Hillel Selznick




Hillel Selznick


New York City


New York


United States


Abstract artist


art, abstract, painting, creataive,


Hillel Selznick is an artist from New York who works in water color, oil, and many other mediums. Known primarily for his squares and stripes, he creates abstract paintings with brushy layers of alternating colors.

As well as 3D pen acrylics, oils, watercolours, pastels, and any combination of these, Hillel uses innovative techniques. The subjects he paints are landscapes, flowers, still lifes, beaches, seascapes, abstract and abstractions. With a main color such as green, blue, red or orange, he paints many atmospheric, textural pictures.

Several of his paintings are in private collections throughout the world. Hillel Selznick’s passion for art came naturally, intuitively, educationally, and professionally. His interest in drawing increased in his formative years when he enrolled at New York University when he spent hours drawing as a natural gesture. He has also been driven to investigate and experiment as a teacher as a result of it.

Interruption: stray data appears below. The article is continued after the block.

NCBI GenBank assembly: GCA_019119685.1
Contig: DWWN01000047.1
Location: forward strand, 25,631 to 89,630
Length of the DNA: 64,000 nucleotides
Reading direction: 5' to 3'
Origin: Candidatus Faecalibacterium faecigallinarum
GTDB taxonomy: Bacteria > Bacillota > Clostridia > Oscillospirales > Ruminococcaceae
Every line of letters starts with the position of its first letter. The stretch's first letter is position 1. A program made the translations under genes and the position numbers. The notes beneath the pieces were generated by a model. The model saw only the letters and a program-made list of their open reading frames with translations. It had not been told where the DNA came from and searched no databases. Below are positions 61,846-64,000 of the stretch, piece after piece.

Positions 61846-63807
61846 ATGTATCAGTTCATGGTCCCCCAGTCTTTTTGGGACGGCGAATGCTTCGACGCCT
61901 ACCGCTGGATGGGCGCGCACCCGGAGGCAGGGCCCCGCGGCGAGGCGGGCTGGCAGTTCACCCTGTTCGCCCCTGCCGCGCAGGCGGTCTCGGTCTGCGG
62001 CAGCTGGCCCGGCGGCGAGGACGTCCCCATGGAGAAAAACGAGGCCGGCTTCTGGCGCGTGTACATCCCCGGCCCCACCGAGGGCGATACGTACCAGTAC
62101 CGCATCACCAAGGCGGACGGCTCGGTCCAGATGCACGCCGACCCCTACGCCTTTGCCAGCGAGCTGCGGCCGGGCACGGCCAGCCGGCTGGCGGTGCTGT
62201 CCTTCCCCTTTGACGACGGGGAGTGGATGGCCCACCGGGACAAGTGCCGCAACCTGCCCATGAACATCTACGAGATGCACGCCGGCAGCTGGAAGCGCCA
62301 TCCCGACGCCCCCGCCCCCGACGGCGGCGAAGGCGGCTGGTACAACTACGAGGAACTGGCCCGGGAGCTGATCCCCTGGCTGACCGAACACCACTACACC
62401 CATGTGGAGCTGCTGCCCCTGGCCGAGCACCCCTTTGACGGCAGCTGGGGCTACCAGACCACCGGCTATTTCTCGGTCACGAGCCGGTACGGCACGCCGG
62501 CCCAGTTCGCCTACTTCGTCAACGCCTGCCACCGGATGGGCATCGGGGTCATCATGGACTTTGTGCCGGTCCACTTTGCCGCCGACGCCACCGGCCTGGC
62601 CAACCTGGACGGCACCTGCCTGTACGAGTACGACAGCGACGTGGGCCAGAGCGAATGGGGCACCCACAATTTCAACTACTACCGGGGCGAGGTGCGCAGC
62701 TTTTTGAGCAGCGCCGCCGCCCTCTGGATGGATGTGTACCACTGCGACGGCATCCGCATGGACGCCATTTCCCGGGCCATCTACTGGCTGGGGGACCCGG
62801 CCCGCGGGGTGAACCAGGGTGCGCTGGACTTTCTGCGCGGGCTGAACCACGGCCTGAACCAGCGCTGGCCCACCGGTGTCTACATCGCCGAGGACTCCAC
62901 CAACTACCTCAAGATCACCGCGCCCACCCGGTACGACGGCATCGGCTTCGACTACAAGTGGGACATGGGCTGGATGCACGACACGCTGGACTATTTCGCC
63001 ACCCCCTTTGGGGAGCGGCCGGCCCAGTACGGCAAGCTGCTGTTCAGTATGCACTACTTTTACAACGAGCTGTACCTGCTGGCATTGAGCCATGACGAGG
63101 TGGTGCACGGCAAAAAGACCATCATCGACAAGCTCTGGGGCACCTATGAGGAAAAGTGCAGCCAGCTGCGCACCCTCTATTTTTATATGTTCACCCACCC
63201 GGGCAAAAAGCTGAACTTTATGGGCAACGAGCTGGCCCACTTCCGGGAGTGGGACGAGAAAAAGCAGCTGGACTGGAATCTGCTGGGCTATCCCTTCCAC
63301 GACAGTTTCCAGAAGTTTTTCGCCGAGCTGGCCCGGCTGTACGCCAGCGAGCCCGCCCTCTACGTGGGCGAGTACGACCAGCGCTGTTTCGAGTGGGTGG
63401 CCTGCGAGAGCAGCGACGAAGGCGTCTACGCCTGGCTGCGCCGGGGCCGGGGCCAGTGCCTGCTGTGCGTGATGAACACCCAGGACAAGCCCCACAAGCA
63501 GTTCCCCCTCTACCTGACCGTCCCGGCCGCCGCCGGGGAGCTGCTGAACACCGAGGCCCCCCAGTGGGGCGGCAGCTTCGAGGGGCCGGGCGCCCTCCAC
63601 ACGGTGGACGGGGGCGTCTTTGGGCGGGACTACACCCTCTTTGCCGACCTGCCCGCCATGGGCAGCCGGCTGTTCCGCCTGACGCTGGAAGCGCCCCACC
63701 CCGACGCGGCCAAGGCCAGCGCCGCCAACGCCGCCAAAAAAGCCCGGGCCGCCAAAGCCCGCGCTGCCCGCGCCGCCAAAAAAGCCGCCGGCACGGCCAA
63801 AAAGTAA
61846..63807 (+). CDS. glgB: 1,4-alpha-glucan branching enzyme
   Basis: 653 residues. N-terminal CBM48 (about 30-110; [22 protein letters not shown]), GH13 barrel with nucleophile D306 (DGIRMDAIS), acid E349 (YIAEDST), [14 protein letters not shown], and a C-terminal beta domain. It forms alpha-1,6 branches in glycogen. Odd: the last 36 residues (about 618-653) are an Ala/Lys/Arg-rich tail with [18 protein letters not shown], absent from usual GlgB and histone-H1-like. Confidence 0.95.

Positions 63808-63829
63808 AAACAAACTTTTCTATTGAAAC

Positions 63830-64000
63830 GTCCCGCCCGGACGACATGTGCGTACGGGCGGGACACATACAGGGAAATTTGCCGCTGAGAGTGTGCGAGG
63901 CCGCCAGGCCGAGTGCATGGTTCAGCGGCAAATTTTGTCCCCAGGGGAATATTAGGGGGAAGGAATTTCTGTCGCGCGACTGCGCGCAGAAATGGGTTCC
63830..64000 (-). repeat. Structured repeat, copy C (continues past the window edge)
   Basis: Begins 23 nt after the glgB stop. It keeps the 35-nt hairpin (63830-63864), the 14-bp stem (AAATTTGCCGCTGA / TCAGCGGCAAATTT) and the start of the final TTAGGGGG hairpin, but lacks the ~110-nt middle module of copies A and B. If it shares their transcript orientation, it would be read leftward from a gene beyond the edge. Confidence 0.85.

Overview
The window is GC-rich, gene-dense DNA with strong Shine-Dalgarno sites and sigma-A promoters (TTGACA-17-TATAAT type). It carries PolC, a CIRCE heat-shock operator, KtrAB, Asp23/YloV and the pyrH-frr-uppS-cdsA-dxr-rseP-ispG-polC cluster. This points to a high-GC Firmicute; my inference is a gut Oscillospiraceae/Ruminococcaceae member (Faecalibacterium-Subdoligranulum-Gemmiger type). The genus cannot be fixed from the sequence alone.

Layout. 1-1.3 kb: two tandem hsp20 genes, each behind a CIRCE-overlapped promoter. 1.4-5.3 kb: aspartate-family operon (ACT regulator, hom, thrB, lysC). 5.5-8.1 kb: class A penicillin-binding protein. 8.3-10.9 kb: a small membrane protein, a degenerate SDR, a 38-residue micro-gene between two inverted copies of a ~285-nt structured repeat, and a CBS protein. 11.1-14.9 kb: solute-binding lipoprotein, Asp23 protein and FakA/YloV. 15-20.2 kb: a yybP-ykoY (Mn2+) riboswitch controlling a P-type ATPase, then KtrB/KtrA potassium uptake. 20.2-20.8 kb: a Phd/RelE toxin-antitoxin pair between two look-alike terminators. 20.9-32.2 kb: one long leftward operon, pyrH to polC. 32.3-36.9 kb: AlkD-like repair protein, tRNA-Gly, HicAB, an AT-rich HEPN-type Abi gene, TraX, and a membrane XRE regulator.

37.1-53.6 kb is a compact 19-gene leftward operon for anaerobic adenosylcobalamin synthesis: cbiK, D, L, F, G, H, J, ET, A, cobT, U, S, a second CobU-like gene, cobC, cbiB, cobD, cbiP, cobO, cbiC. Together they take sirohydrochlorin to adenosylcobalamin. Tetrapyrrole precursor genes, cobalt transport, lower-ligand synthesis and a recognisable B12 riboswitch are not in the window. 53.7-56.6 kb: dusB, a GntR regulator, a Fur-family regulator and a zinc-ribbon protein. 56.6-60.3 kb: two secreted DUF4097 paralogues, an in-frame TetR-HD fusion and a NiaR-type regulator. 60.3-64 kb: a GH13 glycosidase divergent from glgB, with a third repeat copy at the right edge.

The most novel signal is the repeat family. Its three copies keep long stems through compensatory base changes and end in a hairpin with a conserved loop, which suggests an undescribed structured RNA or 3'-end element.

He is passionate about painting on canvas and sharing his love of creation with as many people as possible. In addition to painting, Hillel Selznick instructs and speaks on contemporary art for over forty years. Throughout Selznick’s work, there is a constant balance between the monumental and the intimate, which is characterized by acute concentration and care.

Additionally to emphasizing the physicality of the materials he uses, his art is driven by the idea of improving humanity. It is possible to describe a near-infinite number of expressive emotional fluctuations in each rigorously composed work.

Hillel Selznick is one of the most influential and well-known abstract painters of the present day. His work is characterized by a delicate balance between reflection and vitality. He often arranges stripes of color along an axis horizontally and vertically in his paintings. There is much visual delicacy in this painting, yet it remains refreshingly calm at the same time.

In his formal training, Hillel studied fauvism and expressionism, which he took as references and that informed the development of his own ecleptic style. He has recently switched to working with heavy body and fluid acrylic paint and inks while incorporating some realism into the composition. First, sketchbooks and sketches provide ideas for the narration of the painting. The composition process itself, until not long ago, was responsible for creating forms and elements in a surrealistic evolution without an earlier phase. The blank canvas confronts us directly.